SINGAPORE: Small- and medium-sized enterprises (SMEs) in Singapore seem to be warming up to e-payments, with two in three surveyed by OCBC Bank indicating that they are likely to go cashless by 2023.
In fact, more than 45 per cent of the 200 SMEs surveyed said they could go cashless, which includes doing away with the use of cheques, as early as 2020.
OCBC, which released the survey results on Friday (Aug 10), said this augurs well for Singapore’s e-payments movement.
“The nation is likely to hit its targets – perhaps even ahead of schedule.”
These targets aim to get Singapore to be cheque-free by 2025, as well as have ATM cash withdrawals at 20 per cent of the transaction value of e-payments by 2020, Minister for Education Ong Ye Kung said at the 45th annual dinner of the Association of Banks in Singapore (ABS) in June.
OCBC said the impending launch of PayNow for businesses on Aug 13 is integral to meeting these goals, and it has received “overwhelming response” for that.
Since April, nine in 10 new customers have pre-registered for the service.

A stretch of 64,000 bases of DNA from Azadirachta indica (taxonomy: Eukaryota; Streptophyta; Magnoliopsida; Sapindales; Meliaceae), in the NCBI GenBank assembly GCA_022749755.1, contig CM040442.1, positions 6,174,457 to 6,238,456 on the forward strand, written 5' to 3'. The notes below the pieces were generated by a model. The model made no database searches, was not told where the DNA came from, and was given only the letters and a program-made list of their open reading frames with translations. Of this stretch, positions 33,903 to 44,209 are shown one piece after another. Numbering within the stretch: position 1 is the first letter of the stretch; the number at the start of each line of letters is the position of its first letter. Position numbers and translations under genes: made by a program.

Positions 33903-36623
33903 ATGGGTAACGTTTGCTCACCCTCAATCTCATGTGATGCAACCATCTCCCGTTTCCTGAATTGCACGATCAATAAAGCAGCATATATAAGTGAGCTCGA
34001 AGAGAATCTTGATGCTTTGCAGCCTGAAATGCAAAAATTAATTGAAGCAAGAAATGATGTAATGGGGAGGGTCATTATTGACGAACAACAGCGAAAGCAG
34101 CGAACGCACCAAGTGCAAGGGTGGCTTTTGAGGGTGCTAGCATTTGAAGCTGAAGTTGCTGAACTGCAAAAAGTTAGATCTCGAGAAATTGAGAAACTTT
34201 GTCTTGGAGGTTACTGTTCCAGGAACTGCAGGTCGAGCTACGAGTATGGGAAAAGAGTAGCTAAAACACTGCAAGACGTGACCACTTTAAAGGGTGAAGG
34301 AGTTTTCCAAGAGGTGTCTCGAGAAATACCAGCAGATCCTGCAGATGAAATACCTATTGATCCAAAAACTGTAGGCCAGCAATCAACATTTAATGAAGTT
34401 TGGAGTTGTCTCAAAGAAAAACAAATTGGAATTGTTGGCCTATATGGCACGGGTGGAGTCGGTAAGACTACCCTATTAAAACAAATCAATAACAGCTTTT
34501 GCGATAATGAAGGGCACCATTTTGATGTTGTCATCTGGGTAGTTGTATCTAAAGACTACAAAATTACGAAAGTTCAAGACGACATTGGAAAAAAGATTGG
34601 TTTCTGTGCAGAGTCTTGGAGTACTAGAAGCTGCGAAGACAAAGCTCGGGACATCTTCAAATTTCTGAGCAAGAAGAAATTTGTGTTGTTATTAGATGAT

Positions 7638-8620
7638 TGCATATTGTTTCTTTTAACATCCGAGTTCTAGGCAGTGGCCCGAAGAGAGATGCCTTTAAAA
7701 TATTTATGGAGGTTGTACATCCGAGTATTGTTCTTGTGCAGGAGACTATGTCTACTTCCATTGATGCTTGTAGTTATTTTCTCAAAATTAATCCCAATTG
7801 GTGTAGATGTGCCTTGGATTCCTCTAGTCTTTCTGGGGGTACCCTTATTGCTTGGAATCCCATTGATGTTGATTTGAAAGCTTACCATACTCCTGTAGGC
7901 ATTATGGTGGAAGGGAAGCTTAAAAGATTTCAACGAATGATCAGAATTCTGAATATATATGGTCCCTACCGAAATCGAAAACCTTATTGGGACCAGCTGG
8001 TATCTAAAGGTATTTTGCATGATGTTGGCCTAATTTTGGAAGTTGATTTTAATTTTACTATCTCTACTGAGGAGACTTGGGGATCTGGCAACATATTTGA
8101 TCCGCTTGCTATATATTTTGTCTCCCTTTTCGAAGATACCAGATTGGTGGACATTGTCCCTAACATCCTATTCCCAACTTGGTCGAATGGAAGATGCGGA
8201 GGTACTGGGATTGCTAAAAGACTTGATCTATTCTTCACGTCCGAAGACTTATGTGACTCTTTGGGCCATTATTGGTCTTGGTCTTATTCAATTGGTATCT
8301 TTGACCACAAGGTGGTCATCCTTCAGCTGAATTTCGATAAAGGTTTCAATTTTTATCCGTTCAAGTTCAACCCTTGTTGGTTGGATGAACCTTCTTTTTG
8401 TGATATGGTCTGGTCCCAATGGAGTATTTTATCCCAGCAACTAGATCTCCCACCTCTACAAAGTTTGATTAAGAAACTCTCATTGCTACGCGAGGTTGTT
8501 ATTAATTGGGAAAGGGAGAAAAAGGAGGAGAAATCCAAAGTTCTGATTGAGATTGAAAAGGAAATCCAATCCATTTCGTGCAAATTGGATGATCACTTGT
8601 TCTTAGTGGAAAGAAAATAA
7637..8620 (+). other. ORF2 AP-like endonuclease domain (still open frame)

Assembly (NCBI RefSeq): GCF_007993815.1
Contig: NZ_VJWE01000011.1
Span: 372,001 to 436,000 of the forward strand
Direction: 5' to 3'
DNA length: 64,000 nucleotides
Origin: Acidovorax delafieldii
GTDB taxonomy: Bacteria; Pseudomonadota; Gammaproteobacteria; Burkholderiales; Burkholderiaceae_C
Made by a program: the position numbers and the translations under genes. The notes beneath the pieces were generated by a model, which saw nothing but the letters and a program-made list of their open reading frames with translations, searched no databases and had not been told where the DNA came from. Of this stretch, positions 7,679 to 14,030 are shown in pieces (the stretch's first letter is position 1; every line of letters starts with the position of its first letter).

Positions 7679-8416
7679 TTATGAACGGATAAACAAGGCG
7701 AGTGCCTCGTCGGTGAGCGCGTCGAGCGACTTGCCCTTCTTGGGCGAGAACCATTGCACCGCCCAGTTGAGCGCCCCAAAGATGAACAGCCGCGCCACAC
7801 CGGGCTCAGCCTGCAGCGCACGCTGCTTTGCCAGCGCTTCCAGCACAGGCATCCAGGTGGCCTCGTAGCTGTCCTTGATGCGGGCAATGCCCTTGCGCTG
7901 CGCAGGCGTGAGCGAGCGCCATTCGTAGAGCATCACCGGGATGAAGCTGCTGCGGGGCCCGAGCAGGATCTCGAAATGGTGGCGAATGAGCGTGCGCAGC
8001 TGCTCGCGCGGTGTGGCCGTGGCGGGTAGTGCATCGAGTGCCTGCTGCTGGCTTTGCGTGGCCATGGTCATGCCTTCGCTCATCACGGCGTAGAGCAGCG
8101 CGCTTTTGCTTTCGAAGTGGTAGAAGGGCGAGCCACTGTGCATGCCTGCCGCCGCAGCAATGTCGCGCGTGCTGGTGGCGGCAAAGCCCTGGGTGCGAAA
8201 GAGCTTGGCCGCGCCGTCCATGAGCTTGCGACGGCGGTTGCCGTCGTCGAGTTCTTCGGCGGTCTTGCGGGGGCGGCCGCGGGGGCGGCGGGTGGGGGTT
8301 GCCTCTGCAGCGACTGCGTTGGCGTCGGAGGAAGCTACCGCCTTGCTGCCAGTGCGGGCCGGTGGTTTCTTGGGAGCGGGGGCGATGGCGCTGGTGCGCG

Reasons for the sign-ups include convenience, ease of making payments without having to know the payees’ bank account number and instantaneous deposits that would improve cash flows.
Even among those who had not signed up, more than 40 per cent said that they were interested but were just taking a wait-and-see approach, OCBC said.
More than a quarter of these SMEs said that they feel PayNow would be useful or very useful to their businesses, the poll showed.
“Singapore’s e-payments journey so far has been focused on the consumer - providing them with the tools to make e-payments and educating them about the benefits. But for e-payments to become pervasive, the next big step has to come from businesses,” said OCBC Bank’s head of global transaction banking Melvyn Low.
“From the sustained, strong response to PayNow from our customers, we are confident that there will be a significant reduction in cash and cheque use,” he added.